The First Florida Panther Festival  


We attended the first Panther Fest held at North Collier Regional Park in Naples, it ran from 10 to 4pm on Saturday October 29 2011, some special festival events had been held in other field locations during the week. South Florida had had some stormy weather, but it turned out to be a very nice day, with a good turn out of folks.      


Booths featured table displays from many local conservation and advocacy groups, Gov & Federal agencies working for and with the panther. Displays were set up in an air conditioned pavilion with an outdoor food court, in one of the indoor halls they had Blue grass musicians playing. Throughout the day were trail events, speakers, & a play area featuring panther games & activities for kids. Many of the biologists & panther capture team members were there to talk with. One of the presentations I missed was: Orchids and their place in panther habitat, maybe they will do it again next year.


We got to the festival in time to listen to Deb Jansen speak on: "Sharing Big Cypress". A discussion & slide show depicting flora & fauna in the region, trails & outdoor activities available in the preserve, which is one of the prime habitat areas for the Florida panther. She also discussed how they monitor panthers in the preserve & showed footage from panther captures. 


Then we joined Big Cypress park ranger Lisa Andrews for the: "Panther Mile Hike". A walk & talk, which featured a number of outdoor displays presenting various aspects of the panther, including animal skins, habitat & daybed use, Radio telemetry, Capture equipment & technique, & track identification.      


Panther biologist Mark Lotz presented: "Panthers and People". Highlighting the ways people may & do interact with panthers, how to make that a better and more positive experience, what to do if you meet a panther, and how to house and protect your animals from predation. He showed a slide of a panther which had been hit by a car, road injures and deaths are an ugly aspect of the panthers life. Seeing animals hit on the road has always had an impact on me and this slide no less so, bringing home how great the danger is and how far reaching one death can be.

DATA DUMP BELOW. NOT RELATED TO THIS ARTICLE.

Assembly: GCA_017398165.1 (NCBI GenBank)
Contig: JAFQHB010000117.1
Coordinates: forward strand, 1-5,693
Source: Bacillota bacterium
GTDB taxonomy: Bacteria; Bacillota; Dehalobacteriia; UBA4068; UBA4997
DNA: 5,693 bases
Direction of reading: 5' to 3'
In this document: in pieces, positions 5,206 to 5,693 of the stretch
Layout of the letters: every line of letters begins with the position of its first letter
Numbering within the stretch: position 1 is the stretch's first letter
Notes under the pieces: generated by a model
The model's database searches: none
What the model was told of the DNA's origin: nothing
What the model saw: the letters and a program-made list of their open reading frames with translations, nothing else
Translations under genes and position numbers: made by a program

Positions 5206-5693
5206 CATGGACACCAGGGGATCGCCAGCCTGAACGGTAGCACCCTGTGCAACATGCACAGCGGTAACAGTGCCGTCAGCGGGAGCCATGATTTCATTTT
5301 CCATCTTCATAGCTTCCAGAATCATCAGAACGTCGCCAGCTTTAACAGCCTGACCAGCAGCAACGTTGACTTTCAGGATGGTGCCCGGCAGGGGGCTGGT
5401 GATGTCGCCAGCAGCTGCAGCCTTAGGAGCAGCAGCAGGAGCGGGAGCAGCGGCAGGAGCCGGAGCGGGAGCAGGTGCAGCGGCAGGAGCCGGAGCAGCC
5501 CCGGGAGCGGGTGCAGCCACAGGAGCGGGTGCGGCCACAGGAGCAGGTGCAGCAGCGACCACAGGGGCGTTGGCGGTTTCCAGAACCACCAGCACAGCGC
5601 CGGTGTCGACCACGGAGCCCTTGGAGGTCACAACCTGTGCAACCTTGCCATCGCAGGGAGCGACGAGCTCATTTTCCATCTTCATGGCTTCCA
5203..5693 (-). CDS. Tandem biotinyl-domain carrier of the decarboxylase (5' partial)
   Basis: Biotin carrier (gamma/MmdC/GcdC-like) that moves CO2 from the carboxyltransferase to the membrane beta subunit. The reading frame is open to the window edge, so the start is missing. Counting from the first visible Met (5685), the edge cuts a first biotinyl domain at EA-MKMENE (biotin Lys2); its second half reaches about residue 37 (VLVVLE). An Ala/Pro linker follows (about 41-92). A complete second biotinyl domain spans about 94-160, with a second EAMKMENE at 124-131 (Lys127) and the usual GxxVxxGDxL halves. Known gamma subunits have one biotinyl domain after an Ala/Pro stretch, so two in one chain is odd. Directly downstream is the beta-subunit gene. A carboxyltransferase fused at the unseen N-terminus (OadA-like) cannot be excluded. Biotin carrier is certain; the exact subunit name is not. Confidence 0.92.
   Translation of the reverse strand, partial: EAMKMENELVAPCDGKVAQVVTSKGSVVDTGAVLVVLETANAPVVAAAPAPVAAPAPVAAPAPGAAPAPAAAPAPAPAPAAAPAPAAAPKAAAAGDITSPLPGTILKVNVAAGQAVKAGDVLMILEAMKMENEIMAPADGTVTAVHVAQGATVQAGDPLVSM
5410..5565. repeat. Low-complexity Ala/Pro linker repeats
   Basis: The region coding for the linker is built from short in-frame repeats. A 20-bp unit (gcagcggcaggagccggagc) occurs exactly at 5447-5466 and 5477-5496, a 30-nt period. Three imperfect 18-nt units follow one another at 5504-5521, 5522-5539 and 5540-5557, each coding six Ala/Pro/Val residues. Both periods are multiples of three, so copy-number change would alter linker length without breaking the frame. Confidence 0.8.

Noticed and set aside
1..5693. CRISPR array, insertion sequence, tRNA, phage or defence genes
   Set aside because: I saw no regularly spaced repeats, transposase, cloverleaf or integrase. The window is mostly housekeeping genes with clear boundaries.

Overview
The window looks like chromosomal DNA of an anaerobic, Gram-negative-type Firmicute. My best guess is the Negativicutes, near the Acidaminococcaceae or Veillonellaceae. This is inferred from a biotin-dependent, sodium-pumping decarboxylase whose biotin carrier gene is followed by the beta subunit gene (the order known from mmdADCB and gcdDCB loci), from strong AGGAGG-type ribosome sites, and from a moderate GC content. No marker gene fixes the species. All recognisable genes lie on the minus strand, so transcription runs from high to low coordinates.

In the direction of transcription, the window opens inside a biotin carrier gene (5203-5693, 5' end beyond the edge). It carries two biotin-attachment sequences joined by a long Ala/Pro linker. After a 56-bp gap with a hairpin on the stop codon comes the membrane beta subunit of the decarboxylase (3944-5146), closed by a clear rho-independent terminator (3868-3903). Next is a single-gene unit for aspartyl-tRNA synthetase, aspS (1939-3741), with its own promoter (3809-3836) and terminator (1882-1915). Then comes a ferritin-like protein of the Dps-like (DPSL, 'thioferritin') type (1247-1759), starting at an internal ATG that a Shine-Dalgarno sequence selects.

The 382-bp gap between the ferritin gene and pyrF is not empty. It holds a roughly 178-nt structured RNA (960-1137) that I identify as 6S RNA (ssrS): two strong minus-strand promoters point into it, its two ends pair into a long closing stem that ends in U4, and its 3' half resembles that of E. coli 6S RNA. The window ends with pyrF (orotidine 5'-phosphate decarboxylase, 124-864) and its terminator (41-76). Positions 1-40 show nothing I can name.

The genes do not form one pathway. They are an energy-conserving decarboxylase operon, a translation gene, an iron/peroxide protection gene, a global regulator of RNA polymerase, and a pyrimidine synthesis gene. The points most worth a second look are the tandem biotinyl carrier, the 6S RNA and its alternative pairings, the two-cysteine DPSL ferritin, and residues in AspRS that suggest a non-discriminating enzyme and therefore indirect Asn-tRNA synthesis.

Defenders of Wildlife had a small livestock pen on display, and information for people illustrating ways to keep your pets & livestock safe. 


I did not see any information in reference to and no discussion on - "where do we go from here?" regarding the restoration plan which calls for three breeding populations of panthers, within Florida or in other parts of its Historic range. Currently there are no agency plans for establishing panthers in other locations, and no agency plans for specific education toward that end. So there is room for public discussion, education, & presentations on the possibilities and dynamics of puma rewildling.


I enjoyed the festival, it gave me confidence in the information I provide in my panther talks, and I got to check out the equipment and learn about Radio telemetry & panther capture, a side of the panther equation I new little about.   


The organisers and participants did a good job to address many of the problematic issues panthers & people face with each other, and provide educational information on the history and lives of the local panther population currently living in South West Florida.    

It was good to learn that the men & women who work with the panthers, are dedicated individuals who seem to care about the animals they are responsible for.  


T H A N K S !